Hoole and Deshapriya, seem in no way interested in putting their heads down and preparing for polls. Deshapriya is a great fan of elections, as long as he is on national television.

At the time of writing, the Commission is yet to announce a new date for polls, even though the Court order on holding the elections was given more than a week ago.

By the time you read this, a date may have been announced, but that’s no guarantee for elections, with Hoole and Deshapriya heading up the Commission.

Deshapriya doesn’t seem to be aware that people don’t want a ball by ball commentary on how he is organising the elections process. People want the elections, not an election narrative. People are not psephologists or other subject-specialists who have an abiding interest in the minutiae of how elections are planned and organised. 

So they don’t need Deshapriya to appear every evening on national television expounding on how mock-elections were held, or on how the Elections Commission operates.

Public service

Granted that in the current circumstances some TV News Editors and other newsroom planners may think he’s a good subject for TV chat shows, but that doesn’t mean that Deshapriya should haul himself into a television studio each time some headline hungry interviewer thinks he’s good material for a fireside chat.

Deshapriya can claim that he is keeping the masses informed and that it’s part of his job. He must be aware that other government institutional heads have paid press officers to do that job.

That’s because they have real work to do in their institutions that makes it imperative they delegate the media work to somebody who knows the job and can put across the message effectively to the people through mass media.

But Hoole and Deshapriya have chosen to run a kopi kade of their own. They are the Public Service version of Janai Priyayi. Except that people generally laugh at them and not with them as they do with the irrepressible J and P.

At the least, Jayampathy Wickremeratne must be happy. He was one of the chief comedic actors in the former government’s pantomime of five years. Here is one example of one of Jayampathy’s exquisite comedic tilts:

He got his laugh lines scripted into the Constitution no less, in the 19th Amendment. The relevant Clause regarding the quorum for the Elections Commission to convene a meeting, states the quorum has to be three. The Commission has three members, so it figures that all three must be present.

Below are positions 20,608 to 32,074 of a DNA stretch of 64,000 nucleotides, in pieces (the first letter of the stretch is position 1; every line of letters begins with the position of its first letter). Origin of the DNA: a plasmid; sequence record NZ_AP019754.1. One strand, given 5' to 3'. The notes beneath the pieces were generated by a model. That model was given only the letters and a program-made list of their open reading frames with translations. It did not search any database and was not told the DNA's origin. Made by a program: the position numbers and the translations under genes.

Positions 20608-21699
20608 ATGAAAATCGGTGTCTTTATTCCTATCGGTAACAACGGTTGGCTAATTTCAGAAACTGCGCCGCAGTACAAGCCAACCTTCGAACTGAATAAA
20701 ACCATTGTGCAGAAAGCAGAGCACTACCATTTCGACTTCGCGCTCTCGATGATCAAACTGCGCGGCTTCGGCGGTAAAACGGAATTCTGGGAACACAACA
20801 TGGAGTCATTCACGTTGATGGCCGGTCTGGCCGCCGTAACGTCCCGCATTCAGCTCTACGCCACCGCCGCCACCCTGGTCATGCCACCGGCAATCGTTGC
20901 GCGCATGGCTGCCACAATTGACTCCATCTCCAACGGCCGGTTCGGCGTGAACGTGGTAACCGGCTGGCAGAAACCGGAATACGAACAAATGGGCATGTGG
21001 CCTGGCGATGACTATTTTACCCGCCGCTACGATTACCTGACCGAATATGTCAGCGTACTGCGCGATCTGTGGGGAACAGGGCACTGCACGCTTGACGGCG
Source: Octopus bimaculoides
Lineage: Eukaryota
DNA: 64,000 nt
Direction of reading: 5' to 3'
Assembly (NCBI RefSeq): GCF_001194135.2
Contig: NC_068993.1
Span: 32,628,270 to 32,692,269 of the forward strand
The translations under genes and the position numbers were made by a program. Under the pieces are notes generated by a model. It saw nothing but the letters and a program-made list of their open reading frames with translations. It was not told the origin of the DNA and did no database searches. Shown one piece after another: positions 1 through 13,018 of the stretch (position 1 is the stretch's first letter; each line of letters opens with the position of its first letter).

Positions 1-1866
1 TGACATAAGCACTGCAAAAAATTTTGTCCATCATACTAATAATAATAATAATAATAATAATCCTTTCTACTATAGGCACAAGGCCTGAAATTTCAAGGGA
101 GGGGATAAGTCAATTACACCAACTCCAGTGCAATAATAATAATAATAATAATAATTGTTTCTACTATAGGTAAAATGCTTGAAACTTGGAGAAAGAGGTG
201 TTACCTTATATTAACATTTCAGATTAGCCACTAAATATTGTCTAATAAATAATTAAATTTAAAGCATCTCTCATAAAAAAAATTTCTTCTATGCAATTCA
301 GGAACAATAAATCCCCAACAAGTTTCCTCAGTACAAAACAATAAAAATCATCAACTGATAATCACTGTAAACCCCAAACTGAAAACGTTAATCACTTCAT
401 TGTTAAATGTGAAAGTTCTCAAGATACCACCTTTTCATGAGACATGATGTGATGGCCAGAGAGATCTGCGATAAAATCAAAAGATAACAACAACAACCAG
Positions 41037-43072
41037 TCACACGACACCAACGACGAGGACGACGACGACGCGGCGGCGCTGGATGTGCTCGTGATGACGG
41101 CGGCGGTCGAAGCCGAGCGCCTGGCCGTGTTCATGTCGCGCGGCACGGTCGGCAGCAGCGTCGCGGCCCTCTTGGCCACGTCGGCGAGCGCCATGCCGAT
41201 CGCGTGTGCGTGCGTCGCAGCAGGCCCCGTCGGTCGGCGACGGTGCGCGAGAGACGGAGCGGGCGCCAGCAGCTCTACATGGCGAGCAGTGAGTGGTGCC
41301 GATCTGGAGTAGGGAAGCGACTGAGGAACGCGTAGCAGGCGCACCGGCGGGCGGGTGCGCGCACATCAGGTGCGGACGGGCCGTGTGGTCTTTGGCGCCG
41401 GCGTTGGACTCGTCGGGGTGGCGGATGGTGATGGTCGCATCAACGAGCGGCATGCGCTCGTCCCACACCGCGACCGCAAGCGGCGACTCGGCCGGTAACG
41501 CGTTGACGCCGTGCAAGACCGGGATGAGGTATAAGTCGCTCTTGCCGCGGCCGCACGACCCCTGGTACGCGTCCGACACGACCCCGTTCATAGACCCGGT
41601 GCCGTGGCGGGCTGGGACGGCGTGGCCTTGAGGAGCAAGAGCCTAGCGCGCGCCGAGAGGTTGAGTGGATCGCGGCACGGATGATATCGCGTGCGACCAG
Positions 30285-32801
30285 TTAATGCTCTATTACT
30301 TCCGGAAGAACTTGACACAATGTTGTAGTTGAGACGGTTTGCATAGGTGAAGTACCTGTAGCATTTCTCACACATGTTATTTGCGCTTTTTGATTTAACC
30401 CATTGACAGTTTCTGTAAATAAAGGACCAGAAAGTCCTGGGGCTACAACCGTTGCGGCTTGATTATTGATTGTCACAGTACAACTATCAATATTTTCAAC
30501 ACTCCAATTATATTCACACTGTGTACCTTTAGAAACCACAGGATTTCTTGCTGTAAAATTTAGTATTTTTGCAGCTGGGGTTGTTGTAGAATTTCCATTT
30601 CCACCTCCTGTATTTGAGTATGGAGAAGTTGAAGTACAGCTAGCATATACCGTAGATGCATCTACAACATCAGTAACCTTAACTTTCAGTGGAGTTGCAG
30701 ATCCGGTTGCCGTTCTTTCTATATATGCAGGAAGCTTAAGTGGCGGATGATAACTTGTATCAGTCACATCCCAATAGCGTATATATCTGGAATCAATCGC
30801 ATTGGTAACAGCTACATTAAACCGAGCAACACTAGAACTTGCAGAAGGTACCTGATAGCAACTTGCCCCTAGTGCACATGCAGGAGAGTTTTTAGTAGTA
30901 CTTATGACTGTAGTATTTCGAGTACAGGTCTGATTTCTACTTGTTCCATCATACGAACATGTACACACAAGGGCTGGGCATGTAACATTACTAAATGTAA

However, the very next Clause says that if the Chairman of the Commission is not present at any given meeting, the others who are present could choose one among them to Chair the meeting.


From one Clause to another, the harum-scarum draftsman swallowed the quorum! Or did he? That’s the 19th Amendment for you. You read it at your peril, because you may die laughing. So it’s fitting that the two media stars in the Elections Commission owe their positions to this Amendment.

These things don’t appear to be real — a Constitutional Amendment that’s a national joke and a national disaster could only be a product of a surreal period of divine comedy. It’s in a way a fitting continuum, this fact that the Commission created by the 19th Amendment is peopled by two TV talking-heads whose election planning is a side gig at best.

If Hoole is independent, a prostitute must be a virgin, but that may be lost on him because he uses the word ‘sex worker’?

Commissioner Deshapriya is Mr. Hoole’s enabler, but by regularly denying that fact, he thinks he can play everybody for a fool. 

Of course, you may be right that progress is being made towards the elections, and all is not lost. Candidate numbers have been allocated, and by the time you read this, a new date for the polls may have been announced.

If these developments appear to be landmark strides towards elections, it’s because they happened in spite of Hoole and Deshapriya, and not because of them. Left to themselves, they may have blabbered all day before TV cameras and asked us the people, ‘Qui, moi?’. But the Supreme Court was firm, public opinion was severe, and the duo was finally compelled to imbibe a small dose of on-the-job reality.